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Tips, Techniques, and Questions -- Technical questions or tips

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  #1  
Old 2015-05-20, 4:36am
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Olimpia Olimpia is offline
Does my glass look 2 big?
 
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Default I know...not ANOTHER annealing question! :-/

There's tons of annealing questions, I promise I searched. The problem is that there are so many conflicting answers that I am totally confused. So here's mine at the risk of being told...."go search!"

I can only torch maybe a couple times a week and usually can make no more than two or three beads at a time. I make big momma beads! I can't make myself run my usual 12+ hour annealing schedule for two beads.

I'm also a bit worried about leaving the kiln unattended most of the time it's annealing, and the electric bill is worrisome.

What can I do? Can I garage them while I make them? I garage at 930 (Effetre, DH, StrikingColor) and normally go through a ton of ramps and holds -can't remember them all right now. So when I finish the last one, can I turn off and batch anneal later?

Thank you so much!

Reborn newbie
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  #2  
Old 2015-05-20, 4:52am
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Yes you can batch anneal a full kiln load at a later time, just make sure your pieces cool slowly enough to not crack or check
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  #3  
Old 2015-05-20, 5:29am
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When you say run your full 12 hour schedule, can you not shorten your work time & go straight to anneal? On my Chili Pepper, I do a skip step once the last bead is in, and go to anneal. Then it is about 3 hours to turn off.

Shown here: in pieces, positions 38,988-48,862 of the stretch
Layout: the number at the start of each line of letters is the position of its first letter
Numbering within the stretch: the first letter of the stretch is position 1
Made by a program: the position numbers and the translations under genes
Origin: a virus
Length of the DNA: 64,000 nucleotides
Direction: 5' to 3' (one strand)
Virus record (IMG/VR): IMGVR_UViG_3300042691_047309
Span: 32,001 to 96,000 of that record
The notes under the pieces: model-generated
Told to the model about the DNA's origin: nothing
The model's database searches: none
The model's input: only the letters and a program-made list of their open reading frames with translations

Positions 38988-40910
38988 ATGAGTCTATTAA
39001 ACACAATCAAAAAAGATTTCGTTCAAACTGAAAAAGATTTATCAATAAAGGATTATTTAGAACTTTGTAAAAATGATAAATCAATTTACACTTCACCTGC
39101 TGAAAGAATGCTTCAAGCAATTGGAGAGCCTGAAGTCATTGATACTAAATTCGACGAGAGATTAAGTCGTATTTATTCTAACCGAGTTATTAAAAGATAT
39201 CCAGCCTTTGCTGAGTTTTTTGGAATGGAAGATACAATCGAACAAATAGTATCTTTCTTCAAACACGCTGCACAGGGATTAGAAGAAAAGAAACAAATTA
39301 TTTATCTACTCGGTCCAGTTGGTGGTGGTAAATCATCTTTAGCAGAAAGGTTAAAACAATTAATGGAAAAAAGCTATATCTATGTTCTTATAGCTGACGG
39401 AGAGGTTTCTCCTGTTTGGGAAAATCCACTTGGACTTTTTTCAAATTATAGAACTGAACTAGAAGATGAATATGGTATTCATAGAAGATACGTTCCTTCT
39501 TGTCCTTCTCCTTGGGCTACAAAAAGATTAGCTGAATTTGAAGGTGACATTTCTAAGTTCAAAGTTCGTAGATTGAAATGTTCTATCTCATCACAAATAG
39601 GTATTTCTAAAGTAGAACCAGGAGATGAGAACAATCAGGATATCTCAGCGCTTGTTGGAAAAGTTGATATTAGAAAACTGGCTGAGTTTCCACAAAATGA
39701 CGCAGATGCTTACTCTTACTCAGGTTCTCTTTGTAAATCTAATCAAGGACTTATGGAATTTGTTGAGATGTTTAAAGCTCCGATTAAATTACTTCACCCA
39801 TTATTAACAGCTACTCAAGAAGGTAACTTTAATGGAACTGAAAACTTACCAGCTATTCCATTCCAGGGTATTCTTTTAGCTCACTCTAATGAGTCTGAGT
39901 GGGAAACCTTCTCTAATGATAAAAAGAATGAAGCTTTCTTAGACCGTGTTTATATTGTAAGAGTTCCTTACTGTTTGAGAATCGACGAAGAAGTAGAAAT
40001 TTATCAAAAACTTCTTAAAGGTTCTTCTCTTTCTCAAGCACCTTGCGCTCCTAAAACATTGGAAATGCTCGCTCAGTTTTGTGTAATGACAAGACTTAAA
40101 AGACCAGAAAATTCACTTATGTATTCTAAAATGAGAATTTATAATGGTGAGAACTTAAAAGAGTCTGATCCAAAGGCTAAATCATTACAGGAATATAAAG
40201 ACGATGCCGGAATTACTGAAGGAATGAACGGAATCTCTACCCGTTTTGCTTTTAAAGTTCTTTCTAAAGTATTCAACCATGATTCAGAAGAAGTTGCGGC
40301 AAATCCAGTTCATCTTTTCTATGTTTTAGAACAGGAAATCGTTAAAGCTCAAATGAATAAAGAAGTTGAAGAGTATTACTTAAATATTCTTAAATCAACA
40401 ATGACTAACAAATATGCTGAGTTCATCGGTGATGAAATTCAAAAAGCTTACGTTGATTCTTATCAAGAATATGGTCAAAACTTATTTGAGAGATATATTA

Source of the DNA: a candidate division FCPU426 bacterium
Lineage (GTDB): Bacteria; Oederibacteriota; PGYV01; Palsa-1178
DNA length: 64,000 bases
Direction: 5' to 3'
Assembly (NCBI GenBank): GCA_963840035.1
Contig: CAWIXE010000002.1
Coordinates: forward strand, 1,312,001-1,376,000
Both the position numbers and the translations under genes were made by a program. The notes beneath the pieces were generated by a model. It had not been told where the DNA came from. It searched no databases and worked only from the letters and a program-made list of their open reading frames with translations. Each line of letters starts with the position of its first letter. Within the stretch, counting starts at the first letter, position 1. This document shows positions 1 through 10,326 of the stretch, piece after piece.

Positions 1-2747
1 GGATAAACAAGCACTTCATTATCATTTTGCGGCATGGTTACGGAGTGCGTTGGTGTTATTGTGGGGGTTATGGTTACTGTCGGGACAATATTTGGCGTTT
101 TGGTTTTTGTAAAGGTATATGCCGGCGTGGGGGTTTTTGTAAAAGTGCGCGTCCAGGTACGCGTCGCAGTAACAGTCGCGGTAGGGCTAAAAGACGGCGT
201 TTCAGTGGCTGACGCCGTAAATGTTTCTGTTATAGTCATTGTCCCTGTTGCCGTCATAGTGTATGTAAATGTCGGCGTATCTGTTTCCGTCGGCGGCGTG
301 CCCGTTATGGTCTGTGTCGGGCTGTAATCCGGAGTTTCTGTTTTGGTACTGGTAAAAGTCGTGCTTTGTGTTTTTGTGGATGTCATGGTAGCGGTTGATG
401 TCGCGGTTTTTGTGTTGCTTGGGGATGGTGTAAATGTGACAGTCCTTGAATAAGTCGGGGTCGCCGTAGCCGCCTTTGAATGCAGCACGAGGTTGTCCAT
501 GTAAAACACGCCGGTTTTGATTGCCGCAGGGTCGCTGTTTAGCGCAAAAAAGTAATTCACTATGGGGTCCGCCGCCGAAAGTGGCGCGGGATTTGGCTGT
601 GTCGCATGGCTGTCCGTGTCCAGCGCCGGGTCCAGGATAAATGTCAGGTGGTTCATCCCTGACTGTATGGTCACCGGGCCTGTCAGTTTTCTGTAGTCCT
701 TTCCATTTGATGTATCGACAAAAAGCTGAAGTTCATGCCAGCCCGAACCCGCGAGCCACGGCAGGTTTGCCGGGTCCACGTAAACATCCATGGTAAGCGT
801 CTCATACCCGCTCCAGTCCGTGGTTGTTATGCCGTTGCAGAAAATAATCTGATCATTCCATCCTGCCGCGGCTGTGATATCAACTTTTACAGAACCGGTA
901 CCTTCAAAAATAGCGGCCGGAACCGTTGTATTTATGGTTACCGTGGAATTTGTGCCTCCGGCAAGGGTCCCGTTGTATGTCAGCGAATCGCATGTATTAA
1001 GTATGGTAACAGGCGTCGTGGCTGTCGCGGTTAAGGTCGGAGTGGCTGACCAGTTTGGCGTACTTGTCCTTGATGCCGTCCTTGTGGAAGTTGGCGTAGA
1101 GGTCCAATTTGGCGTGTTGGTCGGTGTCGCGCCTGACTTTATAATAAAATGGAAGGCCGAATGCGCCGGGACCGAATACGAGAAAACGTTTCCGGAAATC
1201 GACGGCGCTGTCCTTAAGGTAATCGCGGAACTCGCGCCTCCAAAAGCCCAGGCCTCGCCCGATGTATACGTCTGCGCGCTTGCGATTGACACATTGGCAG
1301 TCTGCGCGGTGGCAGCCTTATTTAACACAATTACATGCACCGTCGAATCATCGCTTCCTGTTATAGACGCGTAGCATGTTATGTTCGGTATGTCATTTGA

And just how big are the beads, that makes a difference.
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  #4  
Old 2015-05-20, 7:50am
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Great to see you, Olimpia! It's been a while!

Since you are already garaging at 930, why not just wait another hour or so (depending on the thickness of your beads) and then ramp down 100F an hour to 700 then turn off your kiln - provided that you have a brick-lined kiln?
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  #5  
Old 2015-05-20, 12:55pm
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For boro beads just cool in a fiber blanket. Yes, some will crack, but then all can be batch annealed at some later date. For larger pieces such as marbles it is important to anneal at the time the object is made.

The best results are achieved when the object is placed hot into the kiln, garaged and then annealed.

The schedule that works for my application is presented in chapter 8 of "Contemporary Lampworking".
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  #6  
Old 2015-05-20, 7:36pm
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houptdavid houptdavid is offline
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But if you are already running your kiln to garage, why not just go ahead and anneal?
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  #7  
Old 2015-05-20, 10:02pm
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I trust my kiln as well as I trust my kitchen stove or my washing machine.

As long as I have the kiln located with lots of air space around it and I don't have volatile liquids in the studio I would be very comfortable letting it run while I am asleep or out working in the yard.

I wouldn't start an annealing cycle and go shopping but I wouldn't leave a turkey in the oven and go shopping either.

It may be the geometric increase in time needed to anneal thicker glass that is going to be your biggest headache.
When you make big glass objects they demand longer annealing and the there just isn't a way around the physics involved.